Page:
Children today don’t know what they’re missing. Some time ago, Saturday morning was the most awesome time. You’d rise early, pour yourself with a tremendous bowl of sugar masked as cereal, turn the TV on, and let it fill you with a torrent of cartoons until twelve or so. Be that as it may, over the past couple decades, none of the huge network systems offer Saturday morning line-up any longer. What happened to this American institution? Let’s see…
1. The Government behind it
In 1990, Congress passed the Children’s Television Act. Among its rules that were to be followed were; at least three weekly hours of programs that had instructive or educational merit. When told do that pleasantly, the broadcasters, of course, didn’t change much.
So in 1996, the FCC chose to forcefully implement the CTA. Therefore, the networks had to rapidly toss some educational material. They depended on syndicated TV packagers to create this. With respect to when to air it, more than 33% of local stations at first chose Saturday mornings.
Along these lines started the moderate yet relentless substitution of senseless and additionally brutal kid’s shows with travelogues. They were hosted by excessively lively youthful hosts, and a ceaseless parade of shows about creatures and how fascinating they are.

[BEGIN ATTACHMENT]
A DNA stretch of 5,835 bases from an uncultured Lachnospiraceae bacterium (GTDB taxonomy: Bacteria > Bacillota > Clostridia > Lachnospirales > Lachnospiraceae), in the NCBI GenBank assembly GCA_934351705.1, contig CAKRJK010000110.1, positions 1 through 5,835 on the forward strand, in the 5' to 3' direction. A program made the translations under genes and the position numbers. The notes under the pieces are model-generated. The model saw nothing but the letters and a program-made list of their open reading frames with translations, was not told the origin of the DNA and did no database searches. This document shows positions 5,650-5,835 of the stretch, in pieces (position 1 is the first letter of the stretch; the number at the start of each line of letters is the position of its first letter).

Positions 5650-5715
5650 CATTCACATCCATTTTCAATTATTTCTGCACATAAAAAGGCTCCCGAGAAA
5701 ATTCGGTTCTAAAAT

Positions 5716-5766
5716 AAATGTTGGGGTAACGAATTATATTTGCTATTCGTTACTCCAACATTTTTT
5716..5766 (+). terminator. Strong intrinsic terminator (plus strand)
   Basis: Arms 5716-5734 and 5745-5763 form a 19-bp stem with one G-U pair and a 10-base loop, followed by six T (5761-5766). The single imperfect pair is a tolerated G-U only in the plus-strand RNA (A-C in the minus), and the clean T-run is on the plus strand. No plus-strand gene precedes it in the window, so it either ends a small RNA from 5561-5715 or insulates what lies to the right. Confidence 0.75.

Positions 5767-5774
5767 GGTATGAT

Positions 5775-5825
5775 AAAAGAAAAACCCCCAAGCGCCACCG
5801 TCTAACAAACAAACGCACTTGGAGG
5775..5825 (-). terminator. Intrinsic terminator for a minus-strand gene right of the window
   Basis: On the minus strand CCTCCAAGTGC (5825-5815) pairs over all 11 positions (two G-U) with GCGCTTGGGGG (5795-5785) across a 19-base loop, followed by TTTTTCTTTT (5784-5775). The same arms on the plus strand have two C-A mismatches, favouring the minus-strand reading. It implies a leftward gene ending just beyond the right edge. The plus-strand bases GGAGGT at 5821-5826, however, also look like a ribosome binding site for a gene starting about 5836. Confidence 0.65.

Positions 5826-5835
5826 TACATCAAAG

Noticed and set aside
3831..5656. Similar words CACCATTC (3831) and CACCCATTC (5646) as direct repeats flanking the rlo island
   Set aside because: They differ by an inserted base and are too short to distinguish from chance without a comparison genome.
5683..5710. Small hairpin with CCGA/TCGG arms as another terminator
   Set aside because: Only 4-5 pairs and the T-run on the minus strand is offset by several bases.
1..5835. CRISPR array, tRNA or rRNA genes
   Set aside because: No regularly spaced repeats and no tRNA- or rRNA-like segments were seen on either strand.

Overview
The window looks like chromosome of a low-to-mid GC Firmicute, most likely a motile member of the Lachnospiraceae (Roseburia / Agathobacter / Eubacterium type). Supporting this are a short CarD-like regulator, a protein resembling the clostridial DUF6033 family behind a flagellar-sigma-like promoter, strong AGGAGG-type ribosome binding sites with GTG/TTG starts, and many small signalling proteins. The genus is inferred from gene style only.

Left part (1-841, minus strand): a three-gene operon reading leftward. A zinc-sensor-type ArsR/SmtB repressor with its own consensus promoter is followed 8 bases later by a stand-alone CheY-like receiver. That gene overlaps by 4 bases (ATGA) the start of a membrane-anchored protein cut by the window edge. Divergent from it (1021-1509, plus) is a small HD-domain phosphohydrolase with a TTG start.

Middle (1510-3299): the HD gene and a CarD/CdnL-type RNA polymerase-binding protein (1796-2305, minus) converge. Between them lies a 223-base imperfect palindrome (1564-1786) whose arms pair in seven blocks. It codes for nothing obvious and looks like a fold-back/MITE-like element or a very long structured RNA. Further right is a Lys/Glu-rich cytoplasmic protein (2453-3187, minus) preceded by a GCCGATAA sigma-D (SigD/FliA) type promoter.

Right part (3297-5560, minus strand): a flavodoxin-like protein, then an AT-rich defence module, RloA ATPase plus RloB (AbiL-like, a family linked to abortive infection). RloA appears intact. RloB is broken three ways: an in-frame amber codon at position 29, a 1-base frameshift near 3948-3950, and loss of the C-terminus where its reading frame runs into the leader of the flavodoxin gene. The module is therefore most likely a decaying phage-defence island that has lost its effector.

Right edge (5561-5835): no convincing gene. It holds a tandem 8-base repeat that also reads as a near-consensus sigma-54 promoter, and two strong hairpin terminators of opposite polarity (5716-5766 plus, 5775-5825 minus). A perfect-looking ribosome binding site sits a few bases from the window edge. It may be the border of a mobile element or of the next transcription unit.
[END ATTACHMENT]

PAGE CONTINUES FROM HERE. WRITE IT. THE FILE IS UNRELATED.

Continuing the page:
2. The Children’s Television Act of 1990 significantly diminished advertising
Another piece of the Children’s Television Act expanded regulations on advertising to kids. The Act constrained the amount of advertisements on weekend of the kids TV to 10.5 minutes for every hour. This implied a half hour-cartoon would cost more to be produced. All things considered, it now must be 25 minutes long, instead of the standard 22 minutes. As a result, all advertisements were affected, so cushioning time by shilling for Metamucil amid Garfield and Friends wasn’t permitted either.
In any case, the genuine issue for the networks here was that an absence of advertisement breaks implied less promotion space. Less advertisement space meant less cash, which conflicted with the network systems’ goal to profit as much as possible.